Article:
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Old 12-08-2017, 10:12 AM   #1
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On the Makaloa Mat by Jack London

Also known as Island Tales or On the Makaloa Mat and Other Island Tales

'Published posthumously, this collection of seven short stories and sketches creates a fascinating portrait of life on the picturesque Hawaiian Islands. Brimming with vivid descriptions of the sea and forest, these tales examine the lives of an array of characters and the effect upon them of their contact with Western civilization.'

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This is the MR Literary Club selection for December 2017. Whether you've already read it or would like to, feel free to start or join in the conversation at any time, and guests are always welcome! So, what are your thoughts on it?

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Old 12-09-2017, 11:37 AM   #2
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Being a huge fan of Louis Becke and his Pacific Tales (and other novels and short stories of the islands), I went ahead and got this London title from Feedbooks.

I used Sigil to generate a TOC and just now loaded it into my Kindle.

I'm going to read the first story (after I do the laundry), and will comment later this afternoon or perhaps later tonight.
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Old 12-09-2017, 01:33 PM   #3
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I've been hoping that the club would read Jack London for awhile. My husband loves his book Burning Daylight about Alaska and keeps urging me to read it. To follow up to fantasyfan's earlier post, Jack did have an interesting life filled with adventures all over the globe.

I found this statement from the time of his death.
Quote:
'No writer, unless it were Mark Twain, ever had a more romantic life than Jack London. The untimely death of this most popular of American fictionists has profoundly shocked a world that expected him to live and work for many years longer.' ~Ernest Hopkins, San Francisco Bulletin, December 2, 1916.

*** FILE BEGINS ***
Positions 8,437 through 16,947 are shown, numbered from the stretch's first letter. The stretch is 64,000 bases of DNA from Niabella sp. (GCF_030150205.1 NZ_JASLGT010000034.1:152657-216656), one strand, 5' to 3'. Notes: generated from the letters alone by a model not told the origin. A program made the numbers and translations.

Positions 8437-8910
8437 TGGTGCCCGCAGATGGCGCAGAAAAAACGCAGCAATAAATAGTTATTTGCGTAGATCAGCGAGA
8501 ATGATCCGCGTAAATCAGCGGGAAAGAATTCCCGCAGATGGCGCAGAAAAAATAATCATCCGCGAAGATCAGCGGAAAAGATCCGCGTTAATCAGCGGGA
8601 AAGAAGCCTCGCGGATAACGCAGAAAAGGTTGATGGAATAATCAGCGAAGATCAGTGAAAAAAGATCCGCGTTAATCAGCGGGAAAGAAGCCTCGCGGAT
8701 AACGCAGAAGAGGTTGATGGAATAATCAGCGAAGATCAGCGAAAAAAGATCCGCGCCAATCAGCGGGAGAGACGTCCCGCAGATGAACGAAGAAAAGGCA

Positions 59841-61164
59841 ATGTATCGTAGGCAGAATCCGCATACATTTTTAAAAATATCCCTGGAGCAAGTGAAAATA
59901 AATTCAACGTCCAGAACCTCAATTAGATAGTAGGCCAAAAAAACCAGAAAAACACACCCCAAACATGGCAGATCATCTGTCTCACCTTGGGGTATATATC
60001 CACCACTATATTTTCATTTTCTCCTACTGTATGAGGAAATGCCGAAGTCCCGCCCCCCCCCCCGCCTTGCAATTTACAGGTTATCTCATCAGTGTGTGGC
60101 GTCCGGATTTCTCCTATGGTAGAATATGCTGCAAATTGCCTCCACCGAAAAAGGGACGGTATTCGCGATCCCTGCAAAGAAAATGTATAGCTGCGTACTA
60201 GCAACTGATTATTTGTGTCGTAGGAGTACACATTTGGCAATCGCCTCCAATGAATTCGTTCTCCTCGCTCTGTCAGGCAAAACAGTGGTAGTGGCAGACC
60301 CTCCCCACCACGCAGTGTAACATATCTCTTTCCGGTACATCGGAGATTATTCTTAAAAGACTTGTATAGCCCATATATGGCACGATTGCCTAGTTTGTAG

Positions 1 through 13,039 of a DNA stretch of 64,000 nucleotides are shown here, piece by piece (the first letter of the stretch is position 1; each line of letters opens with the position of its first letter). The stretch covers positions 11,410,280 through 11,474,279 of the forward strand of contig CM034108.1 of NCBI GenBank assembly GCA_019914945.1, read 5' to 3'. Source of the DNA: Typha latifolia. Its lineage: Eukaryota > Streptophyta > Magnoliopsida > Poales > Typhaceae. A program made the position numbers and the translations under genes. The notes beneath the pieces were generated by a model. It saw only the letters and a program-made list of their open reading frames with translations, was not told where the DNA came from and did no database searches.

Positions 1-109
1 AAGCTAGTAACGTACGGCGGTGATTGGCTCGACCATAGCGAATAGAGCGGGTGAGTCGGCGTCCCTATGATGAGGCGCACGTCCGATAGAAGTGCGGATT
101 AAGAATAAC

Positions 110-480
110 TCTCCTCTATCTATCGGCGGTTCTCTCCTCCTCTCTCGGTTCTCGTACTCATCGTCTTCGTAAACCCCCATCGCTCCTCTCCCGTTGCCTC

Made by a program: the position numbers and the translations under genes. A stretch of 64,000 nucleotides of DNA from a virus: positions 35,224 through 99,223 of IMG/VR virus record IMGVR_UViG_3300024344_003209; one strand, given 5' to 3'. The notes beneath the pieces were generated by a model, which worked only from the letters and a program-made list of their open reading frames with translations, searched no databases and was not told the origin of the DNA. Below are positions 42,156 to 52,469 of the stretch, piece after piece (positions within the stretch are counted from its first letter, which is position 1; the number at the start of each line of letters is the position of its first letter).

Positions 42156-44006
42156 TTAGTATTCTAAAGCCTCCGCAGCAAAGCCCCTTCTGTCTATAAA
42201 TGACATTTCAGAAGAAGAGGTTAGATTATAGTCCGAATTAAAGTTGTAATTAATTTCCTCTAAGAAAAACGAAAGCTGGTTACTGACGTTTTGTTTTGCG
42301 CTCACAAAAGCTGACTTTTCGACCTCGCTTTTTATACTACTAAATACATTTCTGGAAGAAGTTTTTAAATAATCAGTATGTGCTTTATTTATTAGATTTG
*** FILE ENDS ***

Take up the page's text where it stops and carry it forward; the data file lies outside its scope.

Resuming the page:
I also found this timeline of his life. I like that it has a column for world events to put his life into the context of the time period.
http://www.jack-london.org/timeline.htm
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Old 12-09-2017, 02:21 PM   #4
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I haven't read that much London, but his People of the Abyss, about living in the East End at the turn of the last century, is gripping. There's a photo in the book that encapsulates the narrative; London is standing in the middle of a group of East End men and he absolutely towers over them.
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Old 12-17-2017, 03:01 PM   #5
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This is a very enjoyable work. The tales have all the ambience of a tale being told spontaneously but certainly are actually quite sophisticated. The title story seems to arise very naturally in a conversation of a group of women. But I noticed that in fact it illustrates Frank O’Connor’s dictum that a short story should have a “glowing centre of action” that equally looks to the past, present and future.

I think it’s a wonderful story!
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Old 12-26-2017, 10:58 AM   #6
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Having finished the book, I would have a few reservations about the collection. I still feel that the opening title story is very fine indeed. I don’t think that any of the other works match it; they tend to be “tales” rather than coherent literary short stories. Often they have a tendency to ramble from one idea to another but give a very vivid picture of the society in Hawaii that was undergoing cultural shifts.

Despite any shortcomings in structure the tales still have entertaining moments. “The Bones of Kahekili” and “When Alice Told Her Soul” are comedies, the former being the more successful. “The Water Baby” stands out for its remarkable and rather mystical approach to the clash of the old and new in Hawaiian culture. It was written only a month before London’s death. “Shin Bones”is a rather grotesque piece and “The Tears of Ah Kim” is another story based on the clash of old and new. The final piece, “The Kanaka Surf” has the makings of a fine story but takes too long to get to the point.
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Old 12-27-2017, 07:46 PM   #7
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I was so busy getting ready for the holidays that I didn't start reading these stories until yesterday. I really enjoyed the first story and liked all the detail in the writing style.